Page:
HURRICANE, W.Va. (AP) _ Irene Ambler, publisher of the weekly Hurricane Breeze newspaper, died Tuesday. She was 76.

Her father, Robert Forth, purchased the newspaper in 1913, and Ambler helped him run it until he died in 1983. She then co-published the paper with her daughter, Cookie, and son-in-law, Ron Allen.

Earsel V. Atchley

KANSAS CITY, Mo. (AP) _ Earsel V. Atchley, a renowned violin maker who produced more than 500 instruments for musicians worldwide, died Saturday. He was 88.

Of the violins Atchley made for 47 years rests in the Truman Presidential Library.

Descending from a father and grandfather who were masters at the art, Atchley began crafting instruments in 1931. The Depression kept him from musical pursuits, but he returned to making violins fulltime in 1948 after spending many years working at a steel mill.

At Atchley's Violin Shop, he lavished about 180 hours on each instrument, crafting spruce and maple imported from Germany. Although he preferred to play, an explosion at Sheffield Steel where he worked 18 years seared his hands.

Philip Foisie

WASHINGTON (AP) _ Philip M. Foisie, who became executive editor of the International Herald Tribune in Paris after guiding The Washington Post's foreign news coverage for a quarter-century, died of a heart attack Tuesday. He was 73.

Foisie was at the helm of the Herald Tribune, a joint venture of the Post and The New York Times, from 1981 to 1987 before becoming a consultant. He returned to the United States in 1989 and became ombudsman for the Stars and Stripes military newspapers published in Europe and Japan.

After working in military intelligence during World War II, Foisie joined the Post in 1955 as cable news editor. He later became foreign editor and assistant managing editor for foreign news as the newspaper's international staff grew from one to 23 members.

Survivors include his wife, Rita; four children; two brothers; a sister; and six grandchildren.

Max Karl

MIAMI (AP) _ Max H. Karl, an attorney credited with developing the modern form of private mortgage insurance and making homes more affordable for millions of families, died Wednesday of complications from heart surgery. He was 85.

In the 1950s, Karl became frustrated with the amount of time and paperwork required to obtain a home backed by federal government insurance, the only option available at that time.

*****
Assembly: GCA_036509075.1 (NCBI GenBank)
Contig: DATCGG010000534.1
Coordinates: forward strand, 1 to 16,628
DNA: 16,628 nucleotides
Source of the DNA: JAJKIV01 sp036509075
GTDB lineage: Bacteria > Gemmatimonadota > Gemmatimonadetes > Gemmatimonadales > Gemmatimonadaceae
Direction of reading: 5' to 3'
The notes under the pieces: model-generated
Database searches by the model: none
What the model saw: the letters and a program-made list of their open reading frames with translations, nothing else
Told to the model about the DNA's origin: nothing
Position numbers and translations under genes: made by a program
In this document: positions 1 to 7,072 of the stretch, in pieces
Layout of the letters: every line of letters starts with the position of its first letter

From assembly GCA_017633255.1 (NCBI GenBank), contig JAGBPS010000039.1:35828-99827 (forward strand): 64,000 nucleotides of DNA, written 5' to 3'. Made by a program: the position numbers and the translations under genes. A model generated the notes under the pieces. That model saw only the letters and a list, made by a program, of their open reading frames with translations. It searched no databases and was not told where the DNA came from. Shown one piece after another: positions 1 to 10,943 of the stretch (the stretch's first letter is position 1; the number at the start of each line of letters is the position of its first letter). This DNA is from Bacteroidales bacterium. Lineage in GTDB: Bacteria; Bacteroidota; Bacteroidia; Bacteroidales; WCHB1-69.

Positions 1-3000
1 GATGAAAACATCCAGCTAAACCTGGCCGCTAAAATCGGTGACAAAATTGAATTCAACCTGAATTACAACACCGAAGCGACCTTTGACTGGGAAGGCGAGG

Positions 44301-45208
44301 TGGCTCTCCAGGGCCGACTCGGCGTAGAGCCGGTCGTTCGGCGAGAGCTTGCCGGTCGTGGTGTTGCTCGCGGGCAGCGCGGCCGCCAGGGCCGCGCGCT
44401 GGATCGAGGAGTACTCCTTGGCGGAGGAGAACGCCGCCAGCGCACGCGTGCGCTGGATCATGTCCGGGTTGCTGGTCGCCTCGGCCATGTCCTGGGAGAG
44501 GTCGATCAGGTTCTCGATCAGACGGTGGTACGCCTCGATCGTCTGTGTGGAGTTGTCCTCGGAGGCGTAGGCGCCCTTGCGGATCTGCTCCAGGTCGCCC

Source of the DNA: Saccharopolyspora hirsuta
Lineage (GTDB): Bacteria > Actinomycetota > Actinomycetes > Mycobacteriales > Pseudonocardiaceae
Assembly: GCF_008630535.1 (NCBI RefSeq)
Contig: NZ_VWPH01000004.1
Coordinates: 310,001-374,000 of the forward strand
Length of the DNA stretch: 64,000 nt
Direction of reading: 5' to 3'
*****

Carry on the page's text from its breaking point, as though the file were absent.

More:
He founded the Mortgage Guarantee Insurance Corp. in 1957, using $250,000 raised from friends and investors in his hometown of Milwaukee.

The new company would only insure 20 percent of loss on a defaulted mortgage, limiting exposure and providing incentives for lenders to use more caution when issuing loans.

The guarantee was enough to encourage lenders across the country to issue mortgage loans to buyers whose down payments were less than 20 percent of the home's price. The availability of credit helped fuel the home building boom of the 1960s and 1970s.

Mortgage Guarantee was liquidated and rebuilt with Karl's backing in the early 1980s. Karl also founded the first municipal bond insurance company, now called Ambac.

Morton Liebman

SANTA FE, N.M. (AP) _ Morton Liebman, a publisher and businessman who helped start the Santa Fe Reporter weekly newspaper, died April 7 of pancreatic cancer. He was 67.

After serving in the Navy during World War II, Liebman published the Bergen News and owned Allied Printing Corp., which printed Rolling Stone and The New York Review of Books.

In 1974, he bought the Santa Fe News and co-published it for one year. The publication then was sold to owners who modified the newspaper into the Santa Fe Reporter.

After the sale, Liebman worked as business manager and continued to provide financial assistance during the paper's early years. He also founded the company Copygraphics.